You are most likely to experience a 401(k) freeze following a merger where the new company must determine what to do with the 401(k) plan it has acquired. During this process, the employer temporarily halts all your new plan contributions and withdrawals, hence the term "frozen."
What a Frozen 401(k) Means for You
If your 401(k) has been frozen by your company's new management, you will still retain all of the rights you had prior to the freeze. Your existing investments still grow or shrink based on their market performance, and your retirement savings maintain their tax-advantaged status. The only difference is that you cannot add new funds or make withdrawals from your account.
In most cases, you can change the composition of your existing retirement portfolio and shift assets from one investment to another. You also continue to receive statements in accordance with ERISA guidelines.
What May Happen to Your Frozen 401(k)
There is no legal restriction on the length of a retirement plan freeze. Your 401(k) plan may be frozen indefinitely until the new employer following a merger decides what to do with it.
Your new management has three primary options with recently acquired 401(k) plans:
1. Your 401(k) plan may be merged with the other company's existing 401(k) plan.
In this scenario, your retirement assets are rolled into the new plan, after which the 401(k) is unfrozen. Since 401(k) plans are often very different and highly complex, this can take a long time to execute properly. You can also opt to move your funds into a rollover IRA instead of having them rolled into the new plan.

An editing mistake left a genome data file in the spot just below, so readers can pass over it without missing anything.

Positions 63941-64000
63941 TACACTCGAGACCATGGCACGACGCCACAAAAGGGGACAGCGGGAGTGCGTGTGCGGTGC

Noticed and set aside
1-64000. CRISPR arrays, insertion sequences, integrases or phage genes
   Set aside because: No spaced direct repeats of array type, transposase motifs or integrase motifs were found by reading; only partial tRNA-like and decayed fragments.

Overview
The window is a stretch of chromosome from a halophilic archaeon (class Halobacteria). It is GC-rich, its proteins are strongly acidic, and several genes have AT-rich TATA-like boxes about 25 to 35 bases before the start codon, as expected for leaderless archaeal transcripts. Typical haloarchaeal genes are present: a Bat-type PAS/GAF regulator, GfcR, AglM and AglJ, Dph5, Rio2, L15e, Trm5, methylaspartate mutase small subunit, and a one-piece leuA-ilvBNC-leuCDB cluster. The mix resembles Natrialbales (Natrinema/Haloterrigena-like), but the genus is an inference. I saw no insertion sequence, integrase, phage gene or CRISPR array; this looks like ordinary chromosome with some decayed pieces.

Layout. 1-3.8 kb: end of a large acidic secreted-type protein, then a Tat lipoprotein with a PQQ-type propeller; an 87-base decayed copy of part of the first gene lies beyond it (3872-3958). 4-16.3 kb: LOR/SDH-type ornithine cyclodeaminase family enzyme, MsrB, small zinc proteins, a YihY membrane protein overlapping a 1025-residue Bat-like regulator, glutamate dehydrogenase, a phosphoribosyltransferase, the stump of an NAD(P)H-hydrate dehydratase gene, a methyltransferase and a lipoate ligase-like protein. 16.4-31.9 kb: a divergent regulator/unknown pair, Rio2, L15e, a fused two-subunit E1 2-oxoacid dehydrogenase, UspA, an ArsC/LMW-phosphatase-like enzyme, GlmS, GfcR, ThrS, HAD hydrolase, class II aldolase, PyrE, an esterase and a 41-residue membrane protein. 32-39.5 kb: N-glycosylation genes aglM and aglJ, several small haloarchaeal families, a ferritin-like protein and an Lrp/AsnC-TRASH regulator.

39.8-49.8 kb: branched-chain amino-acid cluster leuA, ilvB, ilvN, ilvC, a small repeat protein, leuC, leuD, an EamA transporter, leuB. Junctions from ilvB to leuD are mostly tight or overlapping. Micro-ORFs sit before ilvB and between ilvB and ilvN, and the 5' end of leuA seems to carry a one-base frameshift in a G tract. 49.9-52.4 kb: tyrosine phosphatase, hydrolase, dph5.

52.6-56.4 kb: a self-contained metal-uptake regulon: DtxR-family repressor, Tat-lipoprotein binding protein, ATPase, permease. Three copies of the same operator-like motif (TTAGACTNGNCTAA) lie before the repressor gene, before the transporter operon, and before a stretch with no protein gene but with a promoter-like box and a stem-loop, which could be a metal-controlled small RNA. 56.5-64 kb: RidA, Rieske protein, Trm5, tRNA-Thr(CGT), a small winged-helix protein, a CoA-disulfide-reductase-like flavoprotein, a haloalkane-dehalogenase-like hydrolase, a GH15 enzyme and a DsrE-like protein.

2. Your 401(k) plan may be terminated ("discontinued").
This cannot be completed until the company receives a letter from the IRS indicating that everything has been properly handled. After termination, your contributions, vested matches and profits are all returned. Assuming the other 401(k) plan allows for rollovers, you can opt to have your retirement funds rolled into that plan. Whether or not rollovers are allowed, however, you can move your funds into a rollover IRA.
3. The 401(k) plan may be left alone ("continued"), at which point your account will be unfrozen.
In this case, it is likely that any new employees at your company will be directed into the new company's 401(k) plan, and existing employees from the acquired company may continue to access the legacy plan.
If you choose to use your old 401(k) money to establish a rollover IRA, you keep the tax-advantage status for those funds and are not charged an early withdrawal penalty.
How Required Minimum Distributions Are Handled
If you have reached the age for required minimum distributions (RMD) from your 401(k) account and your plan is frozen, your plan sponsor still pays out RMD. If this does not happen, request your RMD and document your efforts to avoid IRS penalties.